The initial pregame Q&A resulted in a basic plan for the PC group: they would be “first-responders,” in a less-populated part of the country, on a manhunt in the forest when SHTF. We opted for a low-level start: 150 point, non-cinematic nobodys. Inspired by my Outlanders campaign, they would use names from classic sci-fi writers—though I can’t think of a catchy reference like the “Gun Show” at the moment, sadly. I decided on a town near Yellowstone National Park in Wyoming. The “first-responder” thing morphed a bit in the working process: we ended up with one of the PCs as the kidnapper being brought in by a deputy-sheriff and some other manhunt participants, volunteer or otherwise.

I ripped off the Sea Dogs “Treasure Maps” concept here, as well. Each PC has an “Objective”—some thing he needs to do, place he needs to reach, person he needs to find, etc. It serves the same purpose as its inspiration, that is, to establish differing personal goals, to get and keep the PCs moving actively forward.

The Plan

Other than the new setting, my plan is basically the same as the previous After the End campaign. It will be a no-pulled-punches pure-sandbox making heavy use of Google Earth, tarot card draws, and random encounters. Unlike its predecessor, which predated the release of GURPS After the End, this one will feature material from that series as well. There is one potential issue with this run, though, which is that Google Earth isn’t accessible through the Fantasy Grounds VTT software—we can still use it, externally, of course, but it won’t be a part of the live-stream or recording for YouTube. This probably means I’m going to have to use a lot of screenshots, some of which may need to be created on the fly. I’m going to plan on doing a standard 12-week run, but that may change as we get under way.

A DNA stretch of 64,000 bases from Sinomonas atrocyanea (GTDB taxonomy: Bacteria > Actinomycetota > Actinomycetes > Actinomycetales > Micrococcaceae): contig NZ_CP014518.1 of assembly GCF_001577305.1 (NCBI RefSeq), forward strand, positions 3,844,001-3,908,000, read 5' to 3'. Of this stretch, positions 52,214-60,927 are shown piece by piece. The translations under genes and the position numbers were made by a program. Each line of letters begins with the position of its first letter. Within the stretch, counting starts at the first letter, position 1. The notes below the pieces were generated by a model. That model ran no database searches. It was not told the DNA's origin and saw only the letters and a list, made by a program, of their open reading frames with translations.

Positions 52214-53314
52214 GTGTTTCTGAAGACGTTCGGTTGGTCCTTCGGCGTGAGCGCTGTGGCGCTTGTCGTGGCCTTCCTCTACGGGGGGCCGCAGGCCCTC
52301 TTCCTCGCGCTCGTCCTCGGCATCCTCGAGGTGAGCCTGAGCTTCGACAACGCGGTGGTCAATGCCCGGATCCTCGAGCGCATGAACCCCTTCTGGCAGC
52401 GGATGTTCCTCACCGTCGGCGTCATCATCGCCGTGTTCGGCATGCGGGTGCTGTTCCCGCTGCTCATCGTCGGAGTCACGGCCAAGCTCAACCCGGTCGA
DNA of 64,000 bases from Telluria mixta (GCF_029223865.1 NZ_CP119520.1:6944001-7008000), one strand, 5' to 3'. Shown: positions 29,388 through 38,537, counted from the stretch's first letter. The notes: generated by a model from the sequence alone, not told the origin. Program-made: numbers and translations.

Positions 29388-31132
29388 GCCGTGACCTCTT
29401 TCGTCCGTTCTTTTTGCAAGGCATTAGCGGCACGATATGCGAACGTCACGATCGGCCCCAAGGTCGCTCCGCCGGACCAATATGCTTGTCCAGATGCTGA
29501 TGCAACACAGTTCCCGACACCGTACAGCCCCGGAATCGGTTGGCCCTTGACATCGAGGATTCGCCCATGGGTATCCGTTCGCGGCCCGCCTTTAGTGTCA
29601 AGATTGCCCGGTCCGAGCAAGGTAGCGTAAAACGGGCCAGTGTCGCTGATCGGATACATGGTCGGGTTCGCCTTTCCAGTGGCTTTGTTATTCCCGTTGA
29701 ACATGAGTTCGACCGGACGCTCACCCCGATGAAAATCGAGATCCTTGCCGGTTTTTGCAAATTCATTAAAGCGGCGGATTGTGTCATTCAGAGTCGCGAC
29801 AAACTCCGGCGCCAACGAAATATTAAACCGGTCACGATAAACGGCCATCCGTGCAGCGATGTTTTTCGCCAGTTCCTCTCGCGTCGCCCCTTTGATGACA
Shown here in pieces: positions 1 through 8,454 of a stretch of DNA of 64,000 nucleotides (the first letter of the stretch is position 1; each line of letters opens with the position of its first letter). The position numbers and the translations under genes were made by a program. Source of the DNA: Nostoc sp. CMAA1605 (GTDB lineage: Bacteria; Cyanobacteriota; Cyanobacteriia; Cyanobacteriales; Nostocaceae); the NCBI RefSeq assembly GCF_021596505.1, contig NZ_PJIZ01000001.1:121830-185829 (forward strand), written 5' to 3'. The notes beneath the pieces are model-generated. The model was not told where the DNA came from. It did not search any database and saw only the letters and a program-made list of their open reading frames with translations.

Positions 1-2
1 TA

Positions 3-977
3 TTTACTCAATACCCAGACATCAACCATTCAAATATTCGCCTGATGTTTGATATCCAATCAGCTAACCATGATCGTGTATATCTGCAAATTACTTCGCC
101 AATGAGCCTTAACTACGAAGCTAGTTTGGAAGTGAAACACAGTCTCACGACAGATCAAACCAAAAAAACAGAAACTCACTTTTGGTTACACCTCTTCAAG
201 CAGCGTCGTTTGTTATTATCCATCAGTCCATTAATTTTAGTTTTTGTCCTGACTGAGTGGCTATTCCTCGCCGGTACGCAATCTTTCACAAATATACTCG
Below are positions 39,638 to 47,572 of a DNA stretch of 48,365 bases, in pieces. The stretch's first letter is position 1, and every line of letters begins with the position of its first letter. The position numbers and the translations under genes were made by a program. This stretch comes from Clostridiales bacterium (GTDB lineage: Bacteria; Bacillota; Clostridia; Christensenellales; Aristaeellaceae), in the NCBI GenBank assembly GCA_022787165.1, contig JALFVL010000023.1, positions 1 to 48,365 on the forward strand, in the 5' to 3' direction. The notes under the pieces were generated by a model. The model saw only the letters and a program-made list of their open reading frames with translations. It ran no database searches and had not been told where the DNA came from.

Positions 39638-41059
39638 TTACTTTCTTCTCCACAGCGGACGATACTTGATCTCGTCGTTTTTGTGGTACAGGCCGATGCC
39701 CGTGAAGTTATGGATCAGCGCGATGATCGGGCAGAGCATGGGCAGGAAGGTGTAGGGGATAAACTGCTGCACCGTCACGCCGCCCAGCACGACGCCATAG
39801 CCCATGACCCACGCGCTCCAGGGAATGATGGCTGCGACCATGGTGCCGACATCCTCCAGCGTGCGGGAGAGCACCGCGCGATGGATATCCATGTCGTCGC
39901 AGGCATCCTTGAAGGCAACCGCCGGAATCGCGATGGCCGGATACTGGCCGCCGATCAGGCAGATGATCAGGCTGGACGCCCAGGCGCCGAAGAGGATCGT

Closing (Or Rather, Opening)

I feel pretty confident running this campaign. I’ve done it before, and I know what works and doesn’t. Given it’s a sandbox, though, I have no idea how/where it’s going to end up. Should be an interesting gauge of how I’ve improved (or not) as a GM.

Sea Dogs Chapter I, GM Retrospective

Overall, I have to say that I’m pretty happy with how this campaign run went. There were some difficulties here and there, but they were easily overcome, for the most part. The run went for twelve sessions, which is the longest I’ve run for Olympus so far (double the nearest, at six), and tied for my longest run ever. I did not suffer the “attendance issues” I’ve always struggled with: there was only one session with partial attendance, and a single delay in the middle of the run. I didn’t feel exhausted at the end, like I usually do, and I might have been able to continue longer.

Lessons learned

Preparation: I had proven, to my satisfaction, that week-before-only session prep can work, but I didn’t strictly adhere to that method this time. I had worked out a bunch of “drop-ins,” events that could occur wherever the PCs ended up. In the latter part of the run, however, when I was scrambling to come up with some content for the session, I found I didn’t have enough of them, and I think the narrative suffered for it a little. I now know roughly how much material I can expect to go through during a run, so I can be better prepared for the next—so that’s good.

Sandbox: This wasn’t my first time running a more-or-less pure sandbox. My objective was to allow the players to do as they pleased while I throw obstacles in their path. Like its inspiration, Traveller, visiting a limited set of ports in a linear fashion results in a narrative that’s easy to get out in front of. My handing out story locations (via the Treasure Maps) at the start meant they only needed to map out which ones to hit in which order. I was fortunate the players didn’t really deviate from the plan we established in the first session.

Minutiaæ: The “Wilderness Travel” stuff from DF16 went a little clunky at first, but with some tweaking along the way, the players and I started to get the flow of it. They even started to track their own progress on the map, and came up with their own downtime material without prompting—a good sign they’re invested. While making the players roll for everything is a big part of the sandbox/hex-crawl feel, it’s also a pain-in-the-ass to GM—my need for foreknowledge won out, in the end, but I think we ended up with a workable balance. Similarly, the voyage’s inevitable logistical concerns started a little rough, but smoothed out relatively quickly. But I found myself forgetting or intentionally bypassing/delaying things as we went on. Now I’m considering streamlining—for example, next run, I will probably turn provisioning into an “automatic allotment” (as I had for maintenance expenditures) rather than bothering the players with it. I’m also considering instituting some version of the standard Cost of Living mechanics to cover purchasing of lodging and whatnot in port, since I haven’t managed to consistently enforce purchasing of those things.